Call for Papers
EXTENDED DEADLINE – July, 1st
CALL FOR PAPERS
Is there a space in cities for state building?
Early modern political processes in an urban global
scope: agents, practices and discourses
8-9 February 2018 – European University Institute, Florence, Italy
E-Mail: [email protected]
Keywords: SPACE, CITIES, EARLY MODERN POLITIES, AGENTS, PRACTICES, DISCOURSES
Historiographical approaches to political organisation in early modern societies have become much more diverse in the last few decades. State-building as a top down process has been counterbalanced by perspectives from below. Agents, institutions and spaces have gained momentum as shaping elements of historical processes. Economic and institutional historians have explained European realities trough concepts such as polycentrism for the Iberian Empires; social networks of governance for the French Monarchy; or fiscal-military states and contractor states for the British and Northern cases respectively. In the cases of Africa and Asia, it is still necessary to rethink and conceptualize their political processes of territorial integration and governance. The Eurocentric model has been left aside as the only applicable one.
These historiographical models usually appear as isolated issues. This workshop will consider the co-evolution of cities and polities by using urban history as a lens. Empirical case studies will provide the basis for in-depth discussion to rethink of categories that historians use to conceptualise political dynamics.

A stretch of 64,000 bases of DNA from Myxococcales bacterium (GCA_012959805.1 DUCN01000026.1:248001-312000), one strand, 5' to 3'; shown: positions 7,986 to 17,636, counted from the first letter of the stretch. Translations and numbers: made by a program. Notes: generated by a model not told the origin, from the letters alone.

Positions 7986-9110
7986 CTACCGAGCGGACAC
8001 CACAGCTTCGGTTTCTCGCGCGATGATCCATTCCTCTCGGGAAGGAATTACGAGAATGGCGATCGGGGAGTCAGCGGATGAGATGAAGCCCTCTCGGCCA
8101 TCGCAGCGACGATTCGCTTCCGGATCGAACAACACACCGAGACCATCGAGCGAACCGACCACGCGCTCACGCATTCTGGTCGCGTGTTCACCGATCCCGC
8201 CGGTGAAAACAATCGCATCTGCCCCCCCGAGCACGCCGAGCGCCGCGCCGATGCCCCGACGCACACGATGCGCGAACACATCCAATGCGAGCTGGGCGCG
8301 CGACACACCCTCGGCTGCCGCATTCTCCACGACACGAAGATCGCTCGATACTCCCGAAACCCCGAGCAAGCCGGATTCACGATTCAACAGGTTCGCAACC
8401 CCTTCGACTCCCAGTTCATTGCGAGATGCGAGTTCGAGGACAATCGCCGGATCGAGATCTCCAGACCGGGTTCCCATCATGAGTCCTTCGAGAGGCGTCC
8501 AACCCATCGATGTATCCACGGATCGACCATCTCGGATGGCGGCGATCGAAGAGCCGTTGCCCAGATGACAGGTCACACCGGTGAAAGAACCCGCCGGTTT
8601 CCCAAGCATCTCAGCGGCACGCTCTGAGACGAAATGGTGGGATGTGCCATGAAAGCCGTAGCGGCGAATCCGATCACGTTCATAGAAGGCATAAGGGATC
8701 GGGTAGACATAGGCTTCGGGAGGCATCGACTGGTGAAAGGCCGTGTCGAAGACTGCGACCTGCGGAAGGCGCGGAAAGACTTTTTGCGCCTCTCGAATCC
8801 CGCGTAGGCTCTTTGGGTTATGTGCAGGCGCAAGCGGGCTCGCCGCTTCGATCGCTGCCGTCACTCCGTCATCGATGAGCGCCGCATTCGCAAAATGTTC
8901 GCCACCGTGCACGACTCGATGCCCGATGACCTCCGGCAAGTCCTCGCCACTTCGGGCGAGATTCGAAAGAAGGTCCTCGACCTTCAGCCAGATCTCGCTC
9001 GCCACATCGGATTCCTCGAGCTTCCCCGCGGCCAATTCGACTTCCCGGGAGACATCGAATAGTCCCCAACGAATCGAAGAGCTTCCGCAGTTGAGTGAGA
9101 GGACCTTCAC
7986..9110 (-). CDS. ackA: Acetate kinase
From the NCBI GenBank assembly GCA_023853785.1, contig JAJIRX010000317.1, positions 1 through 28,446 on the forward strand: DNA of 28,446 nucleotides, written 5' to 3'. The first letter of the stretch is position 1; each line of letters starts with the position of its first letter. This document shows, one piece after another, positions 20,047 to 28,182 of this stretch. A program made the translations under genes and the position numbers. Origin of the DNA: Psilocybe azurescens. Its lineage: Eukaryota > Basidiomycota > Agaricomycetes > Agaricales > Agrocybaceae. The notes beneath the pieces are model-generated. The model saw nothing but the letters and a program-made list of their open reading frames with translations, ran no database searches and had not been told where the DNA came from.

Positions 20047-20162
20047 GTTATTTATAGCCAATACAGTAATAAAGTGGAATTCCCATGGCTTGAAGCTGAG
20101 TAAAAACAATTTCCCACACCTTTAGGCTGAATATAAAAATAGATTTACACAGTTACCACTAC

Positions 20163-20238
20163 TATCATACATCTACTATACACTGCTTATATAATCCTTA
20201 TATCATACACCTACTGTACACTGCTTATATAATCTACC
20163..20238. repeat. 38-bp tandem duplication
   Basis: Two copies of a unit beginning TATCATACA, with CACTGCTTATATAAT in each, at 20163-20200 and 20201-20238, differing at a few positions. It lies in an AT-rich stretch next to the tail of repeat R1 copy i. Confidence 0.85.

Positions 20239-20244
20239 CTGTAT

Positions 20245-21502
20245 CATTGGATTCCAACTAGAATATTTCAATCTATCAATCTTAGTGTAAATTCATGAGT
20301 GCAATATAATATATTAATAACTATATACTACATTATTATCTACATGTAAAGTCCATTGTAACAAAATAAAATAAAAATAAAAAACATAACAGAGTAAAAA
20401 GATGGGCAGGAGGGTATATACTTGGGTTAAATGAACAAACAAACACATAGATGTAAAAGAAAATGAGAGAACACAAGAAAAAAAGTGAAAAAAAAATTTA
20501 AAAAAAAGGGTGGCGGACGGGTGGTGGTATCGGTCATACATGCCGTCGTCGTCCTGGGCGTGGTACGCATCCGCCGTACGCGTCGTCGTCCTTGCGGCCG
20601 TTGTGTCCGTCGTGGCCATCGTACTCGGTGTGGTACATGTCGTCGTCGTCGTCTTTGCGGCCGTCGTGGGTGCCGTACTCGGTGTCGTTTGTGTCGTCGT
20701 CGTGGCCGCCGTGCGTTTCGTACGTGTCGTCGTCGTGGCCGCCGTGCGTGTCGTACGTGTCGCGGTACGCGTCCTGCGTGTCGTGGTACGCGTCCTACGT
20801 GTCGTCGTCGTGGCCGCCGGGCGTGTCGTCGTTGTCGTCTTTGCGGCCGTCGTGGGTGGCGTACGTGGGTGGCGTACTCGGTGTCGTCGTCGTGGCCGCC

The Workshop Is There Space in Cities for State Building? Early Modern Processes in an Urban and Global Scope: Agents, Practices, and Discourses, will confront different approaches based on cases about how early modern polities were defined in urban contexts in a global and comparative scope. Contributions should analyse how spatial transformations affected cities and polities as well as their reciprocal relationships. The main questions to address are: How did agents shape the political organisation of communities and territories trough processes of spatial transformation? Which practices did intermediate these agential interactions? How did discourses establish the cultural frameworks of these processes? How can historians conceptualise these processes beyond the teleological paradigm of localism to globalism?
Participants are asked to submit working papers of 5000 words maximum, including footnotes, to be pre-circulated among the rest of speakers. These papers must be founded in empirical work and will be introduced in presentations of 10 minutes to serve as framework of the later general discussion. Proposals for the papers and 10 minutes presentations with a short CV should be emailed before July, 1st, to [email protected]
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